Though there is some variation in the formulation, the Logical Problem of Evil (LPE) can be stated as follows: 

God exists, and is omnipotent, omniscient, and perfectly good.  

This is logically inconsistent with the idea that evil exists, because a perfectly good being would want to eliminate evil, and an all powerful being would eliminate evil.  

Evil exists; therefore, God does not exist. Continue Reading…

God and Beauty

Anthony Weber —  January 16, 2012 — Leave a comment

Numerous Christian theologians (as well as philosophers such as Plato) have developed an argument for the existence of God that builds from the presence of beauty in the world.  While it is important for Christians to explain the co-existence of a Creator God with the seemingly gratuitous ugliness of some of the evil of the world, it is equally important to ask those who do not believe in God to explain the presence of superfluous beauty in a chaotic, impersonal universe. From “Hiking The Transcendent Trail”:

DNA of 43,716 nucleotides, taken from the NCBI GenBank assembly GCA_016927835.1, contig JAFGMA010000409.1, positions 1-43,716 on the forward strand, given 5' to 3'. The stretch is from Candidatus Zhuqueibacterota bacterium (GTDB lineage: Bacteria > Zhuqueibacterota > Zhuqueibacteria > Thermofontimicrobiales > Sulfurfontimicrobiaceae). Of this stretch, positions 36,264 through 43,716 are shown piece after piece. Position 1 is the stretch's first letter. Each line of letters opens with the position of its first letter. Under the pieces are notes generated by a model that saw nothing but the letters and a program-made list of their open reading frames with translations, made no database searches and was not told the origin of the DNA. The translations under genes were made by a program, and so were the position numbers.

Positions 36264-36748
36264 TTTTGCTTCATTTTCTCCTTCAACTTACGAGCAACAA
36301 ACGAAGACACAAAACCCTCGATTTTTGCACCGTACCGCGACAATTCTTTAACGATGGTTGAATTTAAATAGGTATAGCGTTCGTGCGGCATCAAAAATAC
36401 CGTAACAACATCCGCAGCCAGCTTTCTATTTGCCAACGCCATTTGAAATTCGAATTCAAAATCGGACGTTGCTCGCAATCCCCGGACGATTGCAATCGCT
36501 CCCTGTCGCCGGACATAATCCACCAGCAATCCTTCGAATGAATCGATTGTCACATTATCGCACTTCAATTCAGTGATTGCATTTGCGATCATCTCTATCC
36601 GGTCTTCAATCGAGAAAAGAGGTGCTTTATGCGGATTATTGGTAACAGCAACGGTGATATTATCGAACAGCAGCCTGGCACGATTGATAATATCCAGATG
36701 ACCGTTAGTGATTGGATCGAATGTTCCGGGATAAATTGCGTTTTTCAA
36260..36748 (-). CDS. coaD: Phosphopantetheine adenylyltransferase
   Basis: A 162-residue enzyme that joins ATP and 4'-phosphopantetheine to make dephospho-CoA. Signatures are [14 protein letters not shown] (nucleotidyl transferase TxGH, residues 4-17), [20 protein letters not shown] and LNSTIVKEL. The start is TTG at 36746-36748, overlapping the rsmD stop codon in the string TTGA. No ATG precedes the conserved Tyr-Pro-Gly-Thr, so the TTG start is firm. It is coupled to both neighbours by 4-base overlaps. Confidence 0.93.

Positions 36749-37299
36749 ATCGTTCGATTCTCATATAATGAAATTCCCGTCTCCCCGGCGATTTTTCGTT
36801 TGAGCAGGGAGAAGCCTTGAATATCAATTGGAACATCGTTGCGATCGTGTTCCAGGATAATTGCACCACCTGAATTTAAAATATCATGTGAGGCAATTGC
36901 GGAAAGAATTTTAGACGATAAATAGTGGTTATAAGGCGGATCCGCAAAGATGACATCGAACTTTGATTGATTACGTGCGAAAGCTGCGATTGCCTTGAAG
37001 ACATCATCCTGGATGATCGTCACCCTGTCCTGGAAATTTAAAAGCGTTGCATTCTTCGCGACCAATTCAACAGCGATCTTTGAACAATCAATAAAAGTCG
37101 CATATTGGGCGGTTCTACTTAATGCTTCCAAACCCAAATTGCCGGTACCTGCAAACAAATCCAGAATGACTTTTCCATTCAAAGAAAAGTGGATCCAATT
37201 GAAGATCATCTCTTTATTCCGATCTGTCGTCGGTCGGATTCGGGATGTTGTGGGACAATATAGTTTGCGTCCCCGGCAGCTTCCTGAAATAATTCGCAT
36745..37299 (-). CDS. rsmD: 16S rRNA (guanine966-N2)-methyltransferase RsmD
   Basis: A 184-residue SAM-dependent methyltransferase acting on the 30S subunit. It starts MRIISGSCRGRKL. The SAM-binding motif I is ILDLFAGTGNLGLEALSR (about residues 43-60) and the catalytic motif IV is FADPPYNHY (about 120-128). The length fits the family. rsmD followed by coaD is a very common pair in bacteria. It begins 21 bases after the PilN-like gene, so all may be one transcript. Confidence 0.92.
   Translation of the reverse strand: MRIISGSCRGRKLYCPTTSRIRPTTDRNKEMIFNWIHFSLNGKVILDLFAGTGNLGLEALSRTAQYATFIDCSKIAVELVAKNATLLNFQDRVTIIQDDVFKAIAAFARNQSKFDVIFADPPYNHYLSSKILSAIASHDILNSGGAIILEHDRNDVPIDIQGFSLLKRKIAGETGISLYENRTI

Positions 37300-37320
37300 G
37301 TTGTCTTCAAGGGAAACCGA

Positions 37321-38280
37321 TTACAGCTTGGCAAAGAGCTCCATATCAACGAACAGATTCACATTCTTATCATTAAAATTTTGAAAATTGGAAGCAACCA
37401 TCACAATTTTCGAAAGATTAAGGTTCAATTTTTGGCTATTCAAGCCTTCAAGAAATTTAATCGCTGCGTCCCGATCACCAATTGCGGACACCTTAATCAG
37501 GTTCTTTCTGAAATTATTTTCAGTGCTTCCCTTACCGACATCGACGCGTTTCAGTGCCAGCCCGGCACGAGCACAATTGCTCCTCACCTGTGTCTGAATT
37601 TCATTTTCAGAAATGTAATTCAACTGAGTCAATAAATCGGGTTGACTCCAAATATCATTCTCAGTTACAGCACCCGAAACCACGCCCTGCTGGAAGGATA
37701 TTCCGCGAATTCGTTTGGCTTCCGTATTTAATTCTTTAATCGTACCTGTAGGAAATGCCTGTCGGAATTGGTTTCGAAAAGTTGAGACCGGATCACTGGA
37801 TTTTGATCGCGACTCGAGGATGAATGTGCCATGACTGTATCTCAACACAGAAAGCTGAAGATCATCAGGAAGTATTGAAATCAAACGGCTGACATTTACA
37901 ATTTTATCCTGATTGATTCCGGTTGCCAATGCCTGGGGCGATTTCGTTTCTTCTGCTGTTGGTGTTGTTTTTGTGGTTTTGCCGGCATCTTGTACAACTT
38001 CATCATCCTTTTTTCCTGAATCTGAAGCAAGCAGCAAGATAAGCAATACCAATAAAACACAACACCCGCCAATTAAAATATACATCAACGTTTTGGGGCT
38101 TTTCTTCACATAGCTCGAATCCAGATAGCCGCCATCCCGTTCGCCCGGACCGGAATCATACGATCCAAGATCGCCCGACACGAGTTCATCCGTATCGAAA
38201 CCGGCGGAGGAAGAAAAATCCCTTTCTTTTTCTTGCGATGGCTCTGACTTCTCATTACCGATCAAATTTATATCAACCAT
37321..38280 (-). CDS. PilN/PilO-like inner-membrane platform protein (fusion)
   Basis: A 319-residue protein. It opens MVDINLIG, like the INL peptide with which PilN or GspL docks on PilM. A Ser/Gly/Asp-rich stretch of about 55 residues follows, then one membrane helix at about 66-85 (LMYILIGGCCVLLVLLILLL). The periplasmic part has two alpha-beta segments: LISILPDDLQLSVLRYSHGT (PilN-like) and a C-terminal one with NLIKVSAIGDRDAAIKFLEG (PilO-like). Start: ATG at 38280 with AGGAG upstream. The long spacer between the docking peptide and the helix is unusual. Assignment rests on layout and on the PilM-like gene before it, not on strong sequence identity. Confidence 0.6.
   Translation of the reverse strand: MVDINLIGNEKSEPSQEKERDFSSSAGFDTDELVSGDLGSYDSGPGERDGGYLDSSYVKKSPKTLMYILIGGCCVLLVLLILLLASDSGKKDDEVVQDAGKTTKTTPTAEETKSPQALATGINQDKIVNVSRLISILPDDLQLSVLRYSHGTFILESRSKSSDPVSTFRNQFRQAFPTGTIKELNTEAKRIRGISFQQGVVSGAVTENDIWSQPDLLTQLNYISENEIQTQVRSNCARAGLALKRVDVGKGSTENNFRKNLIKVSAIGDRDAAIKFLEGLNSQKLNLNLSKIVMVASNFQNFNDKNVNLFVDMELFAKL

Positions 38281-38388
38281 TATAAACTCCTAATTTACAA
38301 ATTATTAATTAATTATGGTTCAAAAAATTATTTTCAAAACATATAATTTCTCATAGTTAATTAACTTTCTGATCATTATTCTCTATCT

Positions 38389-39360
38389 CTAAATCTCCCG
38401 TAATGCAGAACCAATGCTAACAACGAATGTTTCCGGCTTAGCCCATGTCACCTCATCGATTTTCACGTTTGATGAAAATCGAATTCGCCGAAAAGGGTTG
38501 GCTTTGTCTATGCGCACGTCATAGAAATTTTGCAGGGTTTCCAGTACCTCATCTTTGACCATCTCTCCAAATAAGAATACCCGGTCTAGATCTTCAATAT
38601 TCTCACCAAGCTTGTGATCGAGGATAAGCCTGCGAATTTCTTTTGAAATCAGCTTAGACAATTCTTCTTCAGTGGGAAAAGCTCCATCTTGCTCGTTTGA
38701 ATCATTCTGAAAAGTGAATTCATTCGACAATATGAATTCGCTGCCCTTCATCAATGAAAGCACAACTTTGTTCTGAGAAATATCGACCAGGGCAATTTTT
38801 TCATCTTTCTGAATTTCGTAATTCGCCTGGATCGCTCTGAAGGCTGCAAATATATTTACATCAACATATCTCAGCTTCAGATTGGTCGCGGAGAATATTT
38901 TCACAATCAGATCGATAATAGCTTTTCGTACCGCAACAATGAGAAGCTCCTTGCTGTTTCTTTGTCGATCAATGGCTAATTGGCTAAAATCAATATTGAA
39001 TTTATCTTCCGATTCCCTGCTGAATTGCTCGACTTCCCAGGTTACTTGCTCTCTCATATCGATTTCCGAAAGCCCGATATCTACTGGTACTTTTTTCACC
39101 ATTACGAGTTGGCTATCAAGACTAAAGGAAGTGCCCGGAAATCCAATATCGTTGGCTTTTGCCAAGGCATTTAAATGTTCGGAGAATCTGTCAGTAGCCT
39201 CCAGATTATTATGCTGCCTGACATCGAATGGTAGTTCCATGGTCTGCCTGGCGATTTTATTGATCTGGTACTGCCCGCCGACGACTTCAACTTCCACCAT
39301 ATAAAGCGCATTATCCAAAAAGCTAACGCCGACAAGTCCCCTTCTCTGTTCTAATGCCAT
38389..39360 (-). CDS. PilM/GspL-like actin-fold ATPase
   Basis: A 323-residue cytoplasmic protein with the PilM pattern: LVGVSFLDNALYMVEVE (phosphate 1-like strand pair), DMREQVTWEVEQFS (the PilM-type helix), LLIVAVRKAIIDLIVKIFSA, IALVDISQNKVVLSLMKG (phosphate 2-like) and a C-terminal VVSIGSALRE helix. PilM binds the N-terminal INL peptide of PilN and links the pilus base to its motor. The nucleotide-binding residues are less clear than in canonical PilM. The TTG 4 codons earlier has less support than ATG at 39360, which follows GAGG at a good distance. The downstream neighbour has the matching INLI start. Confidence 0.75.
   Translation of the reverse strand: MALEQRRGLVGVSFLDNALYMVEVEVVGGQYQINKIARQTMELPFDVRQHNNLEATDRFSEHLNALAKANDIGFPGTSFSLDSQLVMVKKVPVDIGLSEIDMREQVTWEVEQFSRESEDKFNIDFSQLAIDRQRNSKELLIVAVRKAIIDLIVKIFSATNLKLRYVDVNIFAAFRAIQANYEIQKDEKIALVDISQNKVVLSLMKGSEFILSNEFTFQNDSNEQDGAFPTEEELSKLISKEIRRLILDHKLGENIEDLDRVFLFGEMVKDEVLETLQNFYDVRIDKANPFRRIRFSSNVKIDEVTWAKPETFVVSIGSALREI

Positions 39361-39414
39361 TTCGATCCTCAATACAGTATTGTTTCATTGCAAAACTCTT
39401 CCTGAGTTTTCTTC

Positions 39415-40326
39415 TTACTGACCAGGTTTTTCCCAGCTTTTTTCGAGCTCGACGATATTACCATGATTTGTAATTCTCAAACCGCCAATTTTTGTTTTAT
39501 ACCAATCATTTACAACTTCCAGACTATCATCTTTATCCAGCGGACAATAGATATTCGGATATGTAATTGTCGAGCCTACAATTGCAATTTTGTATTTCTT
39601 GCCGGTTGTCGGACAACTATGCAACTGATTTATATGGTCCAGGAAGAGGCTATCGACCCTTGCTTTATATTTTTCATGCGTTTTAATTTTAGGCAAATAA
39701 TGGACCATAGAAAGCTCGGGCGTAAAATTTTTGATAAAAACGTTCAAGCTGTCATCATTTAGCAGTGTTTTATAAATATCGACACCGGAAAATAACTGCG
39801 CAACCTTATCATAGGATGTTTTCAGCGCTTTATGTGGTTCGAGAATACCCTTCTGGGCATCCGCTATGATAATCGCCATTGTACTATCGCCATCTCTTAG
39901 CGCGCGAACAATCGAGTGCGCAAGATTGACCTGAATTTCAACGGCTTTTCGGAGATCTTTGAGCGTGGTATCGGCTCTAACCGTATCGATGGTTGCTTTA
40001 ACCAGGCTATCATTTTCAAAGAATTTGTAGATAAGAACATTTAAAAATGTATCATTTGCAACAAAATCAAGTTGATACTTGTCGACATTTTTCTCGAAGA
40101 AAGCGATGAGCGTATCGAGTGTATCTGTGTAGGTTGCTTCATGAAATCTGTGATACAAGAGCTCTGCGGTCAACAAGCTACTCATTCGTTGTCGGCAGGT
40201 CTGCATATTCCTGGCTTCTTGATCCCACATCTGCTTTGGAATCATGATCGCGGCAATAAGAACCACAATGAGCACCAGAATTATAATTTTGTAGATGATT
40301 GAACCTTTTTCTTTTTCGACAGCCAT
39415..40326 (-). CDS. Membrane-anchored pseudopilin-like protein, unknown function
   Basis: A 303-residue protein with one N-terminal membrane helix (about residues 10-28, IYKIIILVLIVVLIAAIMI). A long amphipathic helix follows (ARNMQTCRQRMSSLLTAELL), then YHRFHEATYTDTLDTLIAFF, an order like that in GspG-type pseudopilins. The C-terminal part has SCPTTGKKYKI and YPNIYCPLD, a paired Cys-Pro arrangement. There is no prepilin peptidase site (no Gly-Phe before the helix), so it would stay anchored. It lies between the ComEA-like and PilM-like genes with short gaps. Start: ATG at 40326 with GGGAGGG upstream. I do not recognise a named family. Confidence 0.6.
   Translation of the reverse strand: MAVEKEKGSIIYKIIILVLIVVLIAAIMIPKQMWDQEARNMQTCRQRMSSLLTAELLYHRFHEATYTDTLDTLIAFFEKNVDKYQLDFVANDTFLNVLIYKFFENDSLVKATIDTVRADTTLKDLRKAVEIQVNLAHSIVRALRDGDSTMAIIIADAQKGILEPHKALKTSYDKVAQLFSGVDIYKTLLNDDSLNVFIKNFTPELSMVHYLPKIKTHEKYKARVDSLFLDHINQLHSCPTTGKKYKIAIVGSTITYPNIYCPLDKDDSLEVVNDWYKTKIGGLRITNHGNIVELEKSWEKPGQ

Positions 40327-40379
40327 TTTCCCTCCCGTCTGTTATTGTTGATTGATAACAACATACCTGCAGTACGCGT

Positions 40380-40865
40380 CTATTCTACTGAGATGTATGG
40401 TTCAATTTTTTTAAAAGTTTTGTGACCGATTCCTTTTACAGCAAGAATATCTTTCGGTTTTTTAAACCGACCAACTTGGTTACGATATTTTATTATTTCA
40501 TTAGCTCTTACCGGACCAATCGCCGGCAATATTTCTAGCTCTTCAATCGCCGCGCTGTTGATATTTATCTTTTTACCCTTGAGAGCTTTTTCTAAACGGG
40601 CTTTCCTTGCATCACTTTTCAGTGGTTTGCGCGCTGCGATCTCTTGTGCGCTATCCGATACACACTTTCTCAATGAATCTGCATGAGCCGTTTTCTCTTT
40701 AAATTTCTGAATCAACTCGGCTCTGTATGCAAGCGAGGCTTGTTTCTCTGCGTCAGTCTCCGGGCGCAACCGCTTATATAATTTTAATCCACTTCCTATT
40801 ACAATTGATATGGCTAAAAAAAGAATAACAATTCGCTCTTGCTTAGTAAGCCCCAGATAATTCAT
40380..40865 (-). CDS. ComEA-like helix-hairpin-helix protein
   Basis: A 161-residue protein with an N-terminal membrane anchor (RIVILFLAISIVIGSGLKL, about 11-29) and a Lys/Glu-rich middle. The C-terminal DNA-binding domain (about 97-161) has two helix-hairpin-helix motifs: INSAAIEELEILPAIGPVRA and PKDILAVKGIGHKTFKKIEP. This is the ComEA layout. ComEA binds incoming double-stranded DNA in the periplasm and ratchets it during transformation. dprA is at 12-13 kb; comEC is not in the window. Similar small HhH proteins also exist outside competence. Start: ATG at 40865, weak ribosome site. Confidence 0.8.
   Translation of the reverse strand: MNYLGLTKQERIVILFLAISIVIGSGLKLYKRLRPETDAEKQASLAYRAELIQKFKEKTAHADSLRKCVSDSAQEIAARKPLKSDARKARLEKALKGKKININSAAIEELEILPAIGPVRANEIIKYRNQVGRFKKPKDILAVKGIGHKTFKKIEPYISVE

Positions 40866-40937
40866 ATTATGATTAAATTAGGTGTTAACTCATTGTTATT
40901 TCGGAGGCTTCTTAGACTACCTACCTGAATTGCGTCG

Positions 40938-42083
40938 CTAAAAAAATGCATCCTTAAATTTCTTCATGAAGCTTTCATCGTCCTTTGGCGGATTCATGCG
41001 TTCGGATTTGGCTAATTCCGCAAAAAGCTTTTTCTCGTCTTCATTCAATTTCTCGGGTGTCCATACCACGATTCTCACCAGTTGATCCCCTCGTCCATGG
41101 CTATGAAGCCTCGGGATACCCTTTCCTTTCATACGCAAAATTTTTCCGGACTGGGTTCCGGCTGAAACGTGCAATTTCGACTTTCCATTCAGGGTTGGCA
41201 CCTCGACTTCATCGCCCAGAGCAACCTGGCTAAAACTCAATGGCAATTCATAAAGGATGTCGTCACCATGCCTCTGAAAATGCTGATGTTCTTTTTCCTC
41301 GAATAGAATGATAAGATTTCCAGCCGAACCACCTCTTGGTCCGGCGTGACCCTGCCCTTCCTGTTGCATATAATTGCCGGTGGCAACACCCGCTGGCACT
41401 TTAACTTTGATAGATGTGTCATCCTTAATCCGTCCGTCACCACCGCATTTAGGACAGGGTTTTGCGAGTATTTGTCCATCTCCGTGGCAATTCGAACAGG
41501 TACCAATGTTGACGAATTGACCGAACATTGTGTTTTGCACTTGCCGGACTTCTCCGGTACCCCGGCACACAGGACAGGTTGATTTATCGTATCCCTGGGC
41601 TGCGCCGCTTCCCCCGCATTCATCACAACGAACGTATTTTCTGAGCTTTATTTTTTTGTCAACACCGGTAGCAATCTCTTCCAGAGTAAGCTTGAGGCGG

“For a couple hours, I was immersed in the stunningly unnecessary beauty of creation.  The idea that all of reality can be reduced to nothing but atoms in motion may pass some kind of muster in a philosophy classroom, but not in midst of the raw beauty of nature.  Yes, there is ugliness too.  I get that.  In fact, in a materialist universe of blind forces and chance, I understand gratuitous evil and decay.  But what do we do with gratuitous beauty?   What do we do when sticks, frozen water, dead chlorophyll sacks, dirt and a distant star take our breath away?  We enjoy it, and remember that our existence is greater than the sum of the details.”